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Why Do Maturity Dates on Series EE Bonds Vary By Issue Year?

how much do savings bonds mature

By Joshua Kennon. Investing for Beginners Expert

Thanks to his straight-forward approach and ability to simplify complex topics, Joshua Kennon's series of lessons on financial statement analysis have been used by managers, investors, colleges and universities throughout the world. "If an investment idea takes more than a few sentences, or cannot be explained to a reasonably intelligent fourth grader, you've moved into speculation," Joshua insists. "Whether you're dealing with a public company such as McDonald's, or a private company such as Chanel, these are the types of firms that are easy to understand. You know where the sales originate, what the costs are, and how profits are generated. These are the types of enterprises that aren't going to cause you to wake up in the middle of the night, breaking into a cold sweat because of the sub-prime crisis or esoteric securities trading in illiquid markets. That's a huge advantage to growing your wealth. Focus on what you know, pay a fair price, and invest for the long-term.

Have you ever wondered why different Series EE savings bonds mature at different times? For instance, the EE bonds issued in 1981 and 1982 took only 8 years to reach full face value, yet the same EE bonds issued in 2003 took 20 years to reach face value? These drastically different maturity dates are the result of the rate of interest earned on each EE bond when it is issued.

1.) You learned in the Series EE Savings Bond Guide that the paper certificate version of Series EE savings bonds are issued at half of face value. A $100 Series EE bond, for instance, would cost you $50 at the time you bought it. This is different from electronically purchased Series EE bonds bought through the TreasuryDirect program, as well as all Series I savings bonds.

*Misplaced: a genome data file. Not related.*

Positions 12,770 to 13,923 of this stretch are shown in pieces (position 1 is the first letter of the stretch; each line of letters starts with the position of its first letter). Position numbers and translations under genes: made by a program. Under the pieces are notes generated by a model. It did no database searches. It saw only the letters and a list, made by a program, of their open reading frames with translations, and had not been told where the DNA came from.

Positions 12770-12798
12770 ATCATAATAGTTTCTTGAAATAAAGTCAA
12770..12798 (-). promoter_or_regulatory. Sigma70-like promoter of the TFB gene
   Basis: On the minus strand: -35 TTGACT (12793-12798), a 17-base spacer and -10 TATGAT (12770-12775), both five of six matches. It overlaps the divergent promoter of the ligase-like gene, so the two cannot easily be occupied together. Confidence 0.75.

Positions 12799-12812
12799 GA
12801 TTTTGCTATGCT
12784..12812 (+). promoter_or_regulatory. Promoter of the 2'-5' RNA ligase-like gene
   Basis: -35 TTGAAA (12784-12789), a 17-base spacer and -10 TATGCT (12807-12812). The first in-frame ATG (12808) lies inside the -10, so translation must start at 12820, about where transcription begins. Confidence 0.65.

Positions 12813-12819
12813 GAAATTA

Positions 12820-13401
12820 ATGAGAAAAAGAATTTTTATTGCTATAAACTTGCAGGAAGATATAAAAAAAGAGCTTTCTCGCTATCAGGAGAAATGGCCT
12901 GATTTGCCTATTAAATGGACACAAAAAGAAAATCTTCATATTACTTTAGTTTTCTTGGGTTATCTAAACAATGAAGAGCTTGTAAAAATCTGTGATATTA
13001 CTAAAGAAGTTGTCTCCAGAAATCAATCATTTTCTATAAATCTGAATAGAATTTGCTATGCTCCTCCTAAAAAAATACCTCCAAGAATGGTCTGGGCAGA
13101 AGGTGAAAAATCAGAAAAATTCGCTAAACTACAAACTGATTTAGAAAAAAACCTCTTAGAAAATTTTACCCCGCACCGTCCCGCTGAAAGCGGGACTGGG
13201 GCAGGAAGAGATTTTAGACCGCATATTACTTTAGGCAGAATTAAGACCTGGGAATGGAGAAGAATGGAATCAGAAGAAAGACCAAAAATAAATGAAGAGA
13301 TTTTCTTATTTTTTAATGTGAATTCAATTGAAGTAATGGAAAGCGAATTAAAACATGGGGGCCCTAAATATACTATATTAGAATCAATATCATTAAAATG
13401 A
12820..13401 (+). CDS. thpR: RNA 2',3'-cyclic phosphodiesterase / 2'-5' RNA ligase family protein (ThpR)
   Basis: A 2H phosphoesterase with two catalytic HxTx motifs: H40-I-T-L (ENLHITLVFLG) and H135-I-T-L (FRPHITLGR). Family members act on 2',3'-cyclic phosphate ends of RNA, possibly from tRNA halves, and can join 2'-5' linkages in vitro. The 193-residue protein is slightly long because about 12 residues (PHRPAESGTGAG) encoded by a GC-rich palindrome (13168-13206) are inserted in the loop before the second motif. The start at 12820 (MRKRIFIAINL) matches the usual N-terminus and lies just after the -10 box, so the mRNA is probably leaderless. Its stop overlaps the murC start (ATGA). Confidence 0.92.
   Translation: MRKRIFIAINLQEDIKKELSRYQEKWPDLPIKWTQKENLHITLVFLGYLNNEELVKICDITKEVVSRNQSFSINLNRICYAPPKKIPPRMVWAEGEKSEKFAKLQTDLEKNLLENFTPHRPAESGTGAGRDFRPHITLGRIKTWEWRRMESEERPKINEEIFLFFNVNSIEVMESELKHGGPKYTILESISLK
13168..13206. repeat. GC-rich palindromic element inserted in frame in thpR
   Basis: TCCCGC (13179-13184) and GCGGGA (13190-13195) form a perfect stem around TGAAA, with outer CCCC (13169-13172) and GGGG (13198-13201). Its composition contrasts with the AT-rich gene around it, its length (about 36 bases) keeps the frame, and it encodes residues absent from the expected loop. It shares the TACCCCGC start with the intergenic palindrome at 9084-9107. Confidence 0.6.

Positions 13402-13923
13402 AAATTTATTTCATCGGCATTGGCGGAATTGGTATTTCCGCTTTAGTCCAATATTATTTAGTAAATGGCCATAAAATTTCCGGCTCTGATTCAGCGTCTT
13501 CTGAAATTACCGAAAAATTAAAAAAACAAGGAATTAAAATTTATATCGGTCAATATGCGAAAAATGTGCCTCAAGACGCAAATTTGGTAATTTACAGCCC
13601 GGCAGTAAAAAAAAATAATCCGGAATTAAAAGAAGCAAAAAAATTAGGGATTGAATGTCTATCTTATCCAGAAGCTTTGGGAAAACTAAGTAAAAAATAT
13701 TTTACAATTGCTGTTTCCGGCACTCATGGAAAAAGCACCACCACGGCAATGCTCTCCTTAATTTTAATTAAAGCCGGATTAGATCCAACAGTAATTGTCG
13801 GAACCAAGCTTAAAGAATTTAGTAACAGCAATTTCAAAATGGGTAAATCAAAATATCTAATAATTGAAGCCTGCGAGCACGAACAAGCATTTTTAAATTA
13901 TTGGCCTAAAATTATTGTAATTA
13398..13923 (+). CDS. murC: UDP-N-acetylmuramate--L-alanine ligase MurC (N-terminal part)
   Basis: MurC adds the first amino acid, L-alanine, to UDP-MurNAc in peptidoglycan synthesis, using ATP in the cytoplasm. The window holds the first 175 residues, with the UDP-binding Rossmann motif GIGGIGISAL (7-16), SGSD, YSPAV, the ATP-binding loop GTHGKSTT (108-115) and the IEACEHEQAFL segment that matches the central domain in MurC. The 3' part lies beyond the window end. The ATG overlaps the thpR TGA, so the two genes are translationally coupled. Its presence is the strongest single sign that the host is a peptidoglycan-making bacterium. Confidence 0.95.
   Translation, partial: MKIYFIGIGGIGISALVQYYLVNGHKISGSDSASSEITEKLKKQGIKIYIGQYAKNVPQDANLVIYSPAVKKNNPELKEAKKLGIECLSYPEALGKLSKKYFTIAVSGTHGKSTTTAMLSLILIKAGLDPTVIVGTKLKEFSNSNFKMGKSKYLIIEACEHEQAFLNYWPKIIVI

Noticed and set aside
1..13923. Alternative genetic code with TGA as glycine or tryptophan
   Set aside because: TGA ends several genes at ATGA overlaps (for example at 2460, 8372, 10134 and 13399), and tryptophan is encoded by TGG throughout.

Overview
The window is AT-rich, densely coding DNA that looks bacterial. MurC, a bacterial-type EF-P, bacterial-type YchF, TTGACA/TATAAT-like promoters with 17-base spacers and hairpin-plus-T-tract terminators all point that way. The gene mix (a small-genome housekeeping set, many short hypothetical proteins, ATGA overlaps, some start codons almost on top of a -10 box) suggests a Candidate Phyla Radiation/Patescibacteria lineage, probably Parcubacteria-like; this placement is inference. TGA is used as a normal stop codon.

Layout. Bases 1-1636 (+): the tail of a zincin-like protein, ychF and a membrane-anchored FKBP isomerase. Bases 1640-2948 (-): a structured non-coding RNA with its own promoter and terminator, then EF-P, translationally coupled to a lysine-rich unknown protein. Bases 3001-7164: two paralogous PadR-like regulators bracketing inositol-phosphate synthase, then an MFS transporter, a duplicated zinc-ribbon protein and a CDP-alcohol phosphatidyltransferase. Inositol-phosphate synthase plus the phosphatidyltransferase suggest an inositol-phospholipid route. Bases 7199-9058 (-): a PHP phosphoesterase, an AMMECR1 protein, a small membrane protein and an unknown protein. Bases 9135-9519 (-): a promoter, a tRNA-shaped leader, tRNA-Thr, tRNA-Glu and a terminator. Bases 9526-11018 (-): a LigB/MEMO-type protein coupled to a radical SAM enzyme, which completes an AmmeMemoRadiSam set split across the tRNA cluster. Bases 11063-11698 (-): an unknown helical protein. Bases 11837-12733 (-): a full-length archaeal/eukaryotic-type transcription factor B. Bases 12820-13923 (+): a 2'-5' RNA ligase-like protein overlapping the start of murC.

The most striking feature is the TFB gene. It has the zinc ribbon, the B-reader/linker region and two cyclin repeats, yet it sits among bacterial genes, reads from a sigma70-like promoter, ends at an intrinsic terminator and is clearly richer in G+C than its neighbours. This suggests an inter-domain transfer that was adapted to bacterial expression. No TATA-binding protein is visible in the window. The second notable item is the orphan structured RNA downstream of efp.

You also learned in Series EE Savings Bonds Interest Rates that the Treasury Department periodically changes the rules for how interest is calculated for savings bonds for new bonds issued after a certain date.

In 1982-1983, interest rates were extremely high. In 2003, interest rates were extremely low. Thus, it took less time for the 1982-1983 bonds to compound from their cost (half of face value) to their full face value. It took more time for the same thing to happen to the bonds issued in 2003 because the interest rate was so low.

One way to calculate this is to use the Rule of 72. This simple tool lets you calculate how long it would take to double your investment at a given rate of return. For instance, if you bought a new Series EE savings bond today with a $1,000 face value (your cost $500) that earned a fixed rate of 1.20%, the active rate as of the day this was published, how long would it take to reach maturity value?

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Simply take 72 divided by 1.2. The answer, 60, is the total years necessary for the bond to double in value.

By looking at the savings bonds in this light, you are better equipped to decide if they are right for your portfolio. You could buy broadly diversified blue chip stocks and earn at least 3% or 4% on your money. Are you willing to watch your account value fall in half, or double, depending on the stock market? If you are in it purely for the cash income and you don't mind volatility. stocks may be a much better option. Only you and your professional adviser can decide what works based on your own needs, resources, and personality. Arming yourself with knowledge makes that decision easier.

Category: Personal Finance

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